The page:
Grass Cutting across South Tyneside
South Tyneside Council is calling for patience as it works to get its grassing cutting schedule back on track.
A combination of factors has led to delays to the service across the Borough.
Councillor Ernest Gibson, Lead Member for Neighbourhoods and Climate Change at South Tyneside Council, said: "While many areas of South Tyneside are looking beautiful and tidy, there are some locations where work is still needed, with residents having noticed that the grass has not been cut as frequently as they would come to expect, particularly on our estates and grass verges.
"We are aware of the concerns raised. This is down to a number of factors, mainly recruitment, the supply of machinery and adverse weather-related issues. It is not uncommon for wet or inclement weather to cause issues to grass cutting services, particularly at this time of year.
"In 2023, the Council entered into new contracts for grass cutting arrangements across the Borough and there have been some start up delays. The good news is that the majority of the roles have been filled and our contractors are pushing forward with their new equipment.
"Right now, we are running a few weeks behind and we anticipate it will take us into July to catch up fully. We would like to reassure residents that we are working closely with our grounds maintenance contractors to address the issues and would appeal for patience while we get back on track to have the Borough looking its best over the summer. Please bear with us."
All grass cutting works are seasonal and on a rolling cycle for cutting or attention, beginning with one grass cut in March, then twice a month thereafter.
The March cut was missed in several areas, with further delays in April.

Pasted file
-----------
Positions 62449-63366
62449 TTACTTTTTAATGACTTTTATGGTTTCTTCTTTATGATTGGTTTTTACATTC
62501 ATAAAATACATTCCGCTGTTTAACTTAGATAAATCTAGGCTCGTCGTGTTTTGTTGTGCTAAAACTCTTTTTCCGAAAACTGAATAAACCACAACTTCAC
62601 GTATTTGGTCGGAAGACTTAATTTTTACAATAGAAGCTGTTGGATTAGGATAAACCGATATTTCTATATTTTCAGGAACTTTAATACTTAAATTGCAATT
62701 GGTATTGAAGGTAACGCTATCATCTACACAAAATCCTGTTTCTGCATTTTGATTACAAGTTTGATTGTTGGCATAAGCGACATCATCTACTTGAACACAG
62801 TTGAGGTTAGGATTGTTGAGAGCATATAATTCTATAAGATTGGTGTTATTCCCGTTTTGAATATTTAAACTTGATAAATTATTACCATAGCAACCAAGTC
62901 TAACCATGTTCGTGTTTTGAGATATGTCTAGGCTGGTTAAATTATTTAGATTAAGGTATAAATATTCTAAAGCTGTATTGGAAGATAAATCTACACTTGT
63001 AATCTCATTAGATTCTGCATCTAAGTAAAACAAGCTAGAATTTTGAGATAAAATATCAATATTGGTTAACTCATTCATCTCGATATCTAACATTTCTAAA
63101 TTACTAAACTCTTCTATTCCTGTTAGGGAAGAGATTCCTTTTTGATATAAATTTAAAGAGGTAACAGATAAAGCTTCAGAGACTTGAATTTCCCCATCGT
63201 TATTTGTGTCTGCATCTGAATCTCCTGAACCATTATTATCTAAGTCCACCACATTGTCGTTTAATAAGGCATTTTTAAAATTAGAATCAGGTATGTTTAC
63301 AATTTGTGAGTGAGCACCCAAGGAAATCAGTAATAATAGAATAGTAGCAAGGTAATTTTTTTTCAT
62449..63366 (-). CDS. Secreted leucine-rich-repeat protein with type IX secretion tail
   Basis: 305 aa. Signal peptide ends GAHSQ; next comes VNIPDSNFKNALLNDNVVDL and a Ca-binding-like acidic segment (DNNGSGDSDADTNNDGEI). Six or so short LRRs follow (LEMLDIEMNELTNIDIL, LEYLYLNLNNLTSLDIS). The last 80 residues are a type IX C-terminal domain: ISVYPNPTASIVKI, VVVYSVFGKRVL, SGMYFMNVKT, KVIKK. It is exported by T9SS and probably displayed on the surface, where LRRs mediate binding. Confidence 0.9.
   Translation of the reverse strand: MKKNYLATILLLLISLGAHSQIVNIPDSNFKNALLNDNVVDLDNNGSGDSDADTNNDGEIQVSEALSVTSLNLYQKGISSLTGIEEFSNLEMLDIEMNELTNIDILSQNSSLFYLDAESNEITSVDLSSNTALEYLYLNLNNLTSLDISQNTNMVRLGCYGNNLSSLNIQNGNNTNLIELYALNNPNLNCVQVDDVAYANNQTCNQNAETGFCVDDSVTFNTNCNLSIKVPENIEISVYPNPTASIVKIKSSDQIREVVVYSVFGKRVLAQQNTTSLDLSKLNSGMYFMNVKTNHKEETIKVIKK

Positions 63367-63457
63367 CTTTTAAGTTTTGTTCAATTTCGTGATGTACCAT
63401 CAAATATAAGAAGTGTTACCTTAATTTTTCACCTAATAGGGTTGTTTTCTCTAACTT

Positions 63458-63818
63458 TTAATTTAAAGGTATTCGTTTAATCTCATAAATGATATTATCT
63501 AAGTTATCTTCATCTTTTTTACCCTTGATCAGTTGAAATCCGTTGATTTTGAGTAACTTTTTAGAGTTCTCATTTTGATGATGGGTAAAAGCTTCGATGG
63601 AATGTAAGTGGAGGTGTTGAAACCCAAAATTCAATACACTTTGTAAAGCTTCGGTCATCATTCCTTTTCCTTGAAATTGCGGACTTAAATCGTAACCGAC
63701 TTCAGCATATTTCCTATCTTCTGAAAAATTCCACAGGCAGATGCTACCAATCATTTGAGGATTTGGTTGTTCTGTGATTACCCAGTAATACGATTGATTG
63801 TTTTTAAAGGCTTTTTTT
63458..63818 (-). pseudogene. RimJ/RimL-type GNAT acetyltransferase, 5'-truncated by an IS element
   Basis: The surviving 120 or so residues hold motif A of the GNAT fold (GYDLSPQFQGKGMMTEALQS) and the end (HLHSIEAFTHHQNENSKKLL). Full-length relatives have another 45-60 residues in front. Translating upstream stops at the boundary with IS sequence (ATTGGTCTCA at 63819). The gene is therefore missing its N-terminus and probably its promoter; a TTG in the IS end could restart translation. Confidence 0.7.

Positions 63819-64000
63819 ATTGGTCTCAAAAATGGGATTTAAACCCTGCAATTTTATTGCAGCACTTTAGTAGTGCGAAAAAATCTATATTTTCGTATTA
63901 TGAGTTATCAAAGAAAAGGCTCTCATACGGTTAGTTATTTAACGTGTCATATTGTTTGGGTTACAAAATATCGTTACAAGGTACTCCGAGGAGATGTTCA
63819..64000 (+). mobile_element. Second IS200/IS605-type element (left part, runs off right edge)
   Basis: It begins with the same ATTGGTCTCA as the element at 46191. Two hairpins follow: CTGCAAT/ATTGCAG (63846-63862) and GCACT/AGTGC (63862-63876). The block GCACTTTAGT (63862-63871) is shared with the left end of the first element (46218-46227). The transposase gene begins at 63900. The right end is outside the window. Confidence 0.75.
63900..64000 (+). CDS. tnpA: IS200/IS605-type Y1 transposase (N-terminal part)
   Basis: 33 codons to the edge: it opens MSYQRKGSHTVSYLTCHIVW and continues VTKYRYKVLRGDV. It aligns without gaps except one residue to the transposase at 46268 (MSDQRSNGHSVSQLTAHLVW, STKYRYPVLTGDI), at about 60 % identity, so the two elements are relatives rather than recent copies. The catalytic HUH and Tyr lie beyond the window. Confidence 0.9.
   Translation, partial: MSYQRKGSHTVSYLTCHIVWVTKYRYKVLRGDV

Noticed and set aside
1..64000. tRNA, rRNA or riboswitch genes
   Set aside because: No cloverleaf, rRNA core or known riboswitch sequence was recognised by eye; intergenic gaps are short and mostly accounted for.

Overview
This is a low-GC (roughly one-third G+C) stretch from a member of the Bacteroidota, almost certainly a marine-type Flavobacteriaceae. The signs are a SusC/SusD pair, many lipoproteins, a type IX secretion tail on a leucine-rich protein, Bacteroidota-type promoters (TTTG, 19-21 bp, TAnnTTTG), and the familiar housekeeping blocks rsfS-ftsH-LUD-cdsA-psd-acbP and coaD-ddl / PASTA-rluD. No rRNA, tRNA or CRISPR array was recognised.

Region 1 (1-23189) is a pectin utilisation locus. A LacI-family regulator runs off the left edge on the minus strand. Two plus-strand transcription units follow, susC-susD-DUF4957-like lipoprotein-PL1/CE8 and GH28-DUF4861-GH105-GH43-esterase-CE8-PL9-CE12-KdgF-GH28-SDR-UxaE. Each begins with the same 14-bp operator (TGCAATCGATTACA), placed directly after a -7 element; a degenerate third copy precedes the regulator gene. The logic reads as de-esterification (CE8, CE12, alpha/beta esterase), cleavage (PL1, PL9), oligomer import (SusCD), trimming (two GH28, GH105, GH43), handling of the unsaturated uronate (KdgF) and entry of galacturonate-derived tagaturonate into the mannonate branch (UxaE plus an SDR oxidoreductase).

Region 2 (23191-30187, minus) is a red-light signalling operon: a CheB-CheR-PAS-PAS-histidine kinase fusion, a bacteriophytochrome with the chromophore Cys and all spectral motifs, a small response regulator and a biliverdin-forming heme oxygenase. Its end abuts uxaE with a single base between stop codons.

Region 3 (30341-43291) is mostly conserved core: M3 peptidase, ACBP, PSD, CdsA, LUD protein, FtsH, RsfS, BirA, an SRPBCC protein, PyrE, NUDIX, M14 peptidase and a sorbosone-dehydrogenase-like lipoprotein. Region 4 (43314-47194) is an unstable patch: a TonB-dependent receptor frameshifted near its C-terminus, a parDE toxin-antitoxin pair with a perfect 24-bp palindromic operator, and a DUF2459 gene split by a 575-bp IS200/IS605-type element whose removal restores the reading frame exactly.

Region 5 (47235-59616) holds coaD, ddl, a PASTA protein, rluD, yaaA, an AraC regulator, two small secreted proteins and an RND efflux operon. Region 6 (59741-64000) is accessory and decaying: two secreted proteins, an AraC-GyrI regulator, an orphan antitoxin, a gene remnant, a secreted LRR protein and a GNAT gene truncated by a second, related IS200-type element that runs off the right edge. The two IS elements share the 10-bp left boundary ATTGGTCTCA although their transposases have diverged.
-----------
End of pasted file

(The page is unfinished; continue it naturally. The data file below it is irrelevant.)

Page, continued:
It is expected that grass cutting will return to normal by July as the weather improves. Contractor staffing levels have also been increased and equipment hired in to assist in the catch up.
The Borough's weed management programme has also started in earnest. Teams are working on the first of three ten-week programmes of treatment. Although there has bene some start up delays in March, nearly 90 per cent of neighbourhoods have been completed, with the first programme of treatment expected to finish on time by the end of May.
Councillor Gibson said: "While some areas are looking pristine, other parts of the Borough are nearing the end of the first weed management cycle.
"We will get to these remaining locations as soon as we can and finish on target by the end of the month."
Once treated, weeds can take a number of weeks to die back. The Council's street cleansing teams then attend to remove the die back and residue, before the second round of treatment begins in June.
Residents are encouraged to continue reporting any environmental issues online at www.southtyneside.gov.uk/reportit or to the Council's Customer Contact Centre on (0191) 427 7000.